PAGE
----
Spider-Man 2099: Dark Genesis #2 Review

  • Written by: Steve Orlando
  • Art by: Justin Mason
  • Colors by: Jordan Boyd
  • Letters by: VC’s Cory Petit
  • Cover art by: Nick Bradshaw, Neeraj Menon
  • Cover price: $3.99
  • Release date: May 10, 2023

Spider-Man 2099: Dark Genesis #2 begins the next round of 2099 character reinvention bingo as Miguel O’Hara finds healing help from an unlikely source – the self-aware, flesh-eating zombie known as Blade 2099.

Is It Good?

Well, at least Orlando is doing a better job of incorporating Miguel this time. My biggest criticism of the last mini-series (also by Steve Orlando) is that the run turned into a cavalcade of one-shots introducing 2099 variants, and Spider-Man barely showed up for most of the issues except for the beginning and the end. In Spider-Man 2099: Dark Genesis #2, Steve Orlando appears to be repeating the approach, but at least the introductions are organic to Spider-Man’s story instead of popping up in a side quest.

When last we left Miguel O’Hara, aka Spider-Man 2099, he barely escaped with his life during a battle with the Carnage 2099. Now, Miguel wakes up on the mend and free of any symbiote infection thanks to the help of Spider-Woman 2099, Ghost Rider 2099, and the introduction of Blade 2099, a half-human/half-zombie doctor and monster killer. Since the original Blade is a half-vampire, it’s not clear why Blade isn’t still around due to the immortal nature of the vampire within him, but perhaps Blade met a violent end between now and 2099.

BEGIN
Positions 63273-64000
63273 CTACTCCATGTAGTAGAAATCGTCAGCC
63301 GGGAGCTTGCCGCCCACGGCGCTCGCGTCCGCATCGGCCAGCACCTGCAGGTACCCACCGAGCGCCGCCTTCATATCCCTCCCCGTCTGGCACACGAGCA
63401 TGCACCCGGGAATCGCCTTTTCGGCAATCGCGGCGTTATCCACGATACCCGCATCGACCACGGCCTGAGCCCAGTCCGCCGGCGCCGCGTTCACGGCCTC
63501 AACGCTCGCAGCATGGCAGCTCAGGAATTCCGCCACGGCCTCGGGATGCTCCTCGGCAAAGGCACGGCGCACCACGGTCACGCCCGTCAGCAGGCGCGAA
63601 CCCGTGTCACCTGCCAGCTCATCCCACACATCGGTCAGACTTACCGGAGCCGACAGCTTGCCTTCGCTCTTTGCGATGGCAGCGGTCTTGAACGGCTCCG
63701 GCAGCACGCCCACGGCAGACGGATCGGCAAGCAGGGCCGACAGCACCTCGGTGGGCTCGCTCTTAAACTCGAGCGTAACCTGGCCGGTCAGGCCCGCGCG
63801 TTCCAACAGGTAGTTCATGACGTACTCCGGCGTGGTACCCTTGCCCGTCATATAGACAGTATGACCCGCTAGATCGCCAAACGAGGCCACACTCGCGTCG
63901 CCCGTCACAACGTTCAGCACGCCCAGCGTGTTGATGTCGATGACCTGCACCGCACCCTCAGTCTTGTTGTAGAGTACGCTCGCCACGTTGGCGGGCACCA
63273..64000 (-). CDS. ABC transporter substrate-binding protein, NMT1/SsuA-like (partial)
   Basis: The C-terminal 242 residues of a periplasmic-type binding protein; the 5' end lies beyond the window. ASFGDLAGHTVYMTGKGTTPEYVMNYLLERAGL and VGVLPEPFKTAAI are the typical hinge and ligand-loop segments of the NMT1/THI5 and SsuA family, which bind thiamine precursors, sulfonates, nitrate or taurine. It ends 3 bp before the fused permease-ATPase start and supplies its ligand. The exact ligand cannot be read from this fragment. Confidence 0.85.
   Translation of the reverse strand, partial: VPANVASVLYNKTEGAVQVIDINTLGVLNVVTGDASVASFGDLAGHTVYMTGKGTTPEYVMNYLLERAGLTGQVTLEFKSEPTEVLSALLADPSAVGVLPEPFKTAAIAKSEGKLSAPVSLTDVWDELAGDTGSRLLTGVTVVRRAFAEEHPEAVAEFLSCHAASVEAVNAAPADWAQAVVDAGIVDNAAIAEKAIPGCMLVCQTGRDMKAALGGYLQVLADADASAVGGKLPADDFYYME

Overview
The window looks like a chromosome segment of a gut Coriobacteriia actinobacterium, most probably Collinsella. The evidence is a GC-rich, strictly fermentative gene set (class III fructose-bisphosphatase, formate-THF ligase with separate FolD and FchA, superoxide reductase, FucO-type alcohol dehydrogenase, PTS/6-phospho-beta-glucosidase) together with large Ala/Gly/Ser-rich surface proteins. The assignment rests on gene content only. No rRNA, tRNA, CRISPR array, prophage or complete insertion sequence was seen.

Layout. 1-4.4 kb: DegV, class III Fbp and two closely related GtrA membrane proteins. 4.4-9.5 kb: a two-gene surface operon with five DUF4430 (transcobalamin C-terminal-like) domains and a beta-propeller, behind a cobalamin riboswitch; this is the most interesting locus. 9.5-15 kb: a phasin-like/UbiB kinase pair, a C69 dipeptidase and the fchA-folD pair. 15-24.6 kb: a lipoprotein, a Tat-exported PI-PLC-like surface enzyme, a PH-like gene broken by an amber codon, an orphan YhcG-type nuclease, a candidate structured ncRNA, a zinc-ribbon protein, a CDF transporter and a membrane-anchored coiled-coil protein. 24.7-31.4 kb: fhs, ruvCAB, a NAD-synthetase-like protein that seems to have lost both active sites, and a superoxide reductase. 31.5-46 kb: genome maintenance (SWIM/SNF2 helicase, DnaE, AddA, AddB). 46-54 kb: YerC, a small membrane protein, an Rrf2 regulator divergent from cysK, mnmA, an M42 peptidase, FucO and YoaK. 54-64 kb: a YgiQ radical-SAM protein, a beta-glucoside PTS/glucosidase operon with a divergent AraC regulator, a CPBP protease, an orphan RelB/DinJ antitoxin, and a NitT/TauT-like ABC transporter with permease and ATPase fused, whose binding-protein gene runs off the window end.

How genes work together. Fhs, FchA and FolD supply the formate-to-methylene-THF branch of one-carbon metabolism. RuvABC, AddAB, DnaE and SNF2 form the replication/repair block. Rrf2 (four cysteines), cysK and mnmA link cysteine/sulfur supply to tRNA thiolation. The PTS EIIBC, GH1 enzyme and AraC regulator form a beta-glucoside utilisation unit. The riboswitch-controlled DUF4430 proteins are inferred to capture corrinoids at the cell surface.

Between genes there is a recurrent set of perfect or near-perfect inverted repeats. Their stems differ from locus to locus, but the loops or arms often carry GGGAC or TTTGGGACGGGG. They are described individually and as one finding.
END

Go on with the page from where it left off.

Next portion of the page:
What’s great about this comic? There’s plenty of superhero vs. symbiote action to get your blood pumping. Blade 2099’s introduction is handled much better than the variant introduction in the last mini-series. Carnage 2099 poses a formidable threat. And the Alcehmax CEO is revealed to also be a supervillain with an intriguing look.

What’s not so great about this issue? The art is okay but not great. Blade 2099’s character design definitely doesn’t live up to his predecessor’s look. And there are multiple basic mistakes the editor should have caught (double spaces, grammatical errors, the wrong covers on the back page, etc.).

In aggregate, the story is okay and better than the previous series, but glaring editorial mistakes and so-so art bring the issue down in quality.

About The Reviewer: Gabriel Hernandez is the Publisher & EIC of ComicalOpinions.com, a comics review site dedicated to indie, small, and mid-sized publishers.

Follow @ComicalOpinions on Facebook, Instagram, and Twitter

Bits and Pieces

Spider-Man 2099: Dark Genesis #2 takes the same approach as the previous mini by using the series as an excuse to introduce more 2099 variants into the Marvel universe. However, Orlando does a much better job this time. The story has stakes and good pacing with an overall sense of direction. That said, the art teeters on just average, and editorial mistakes are embarrassingly noticeable.


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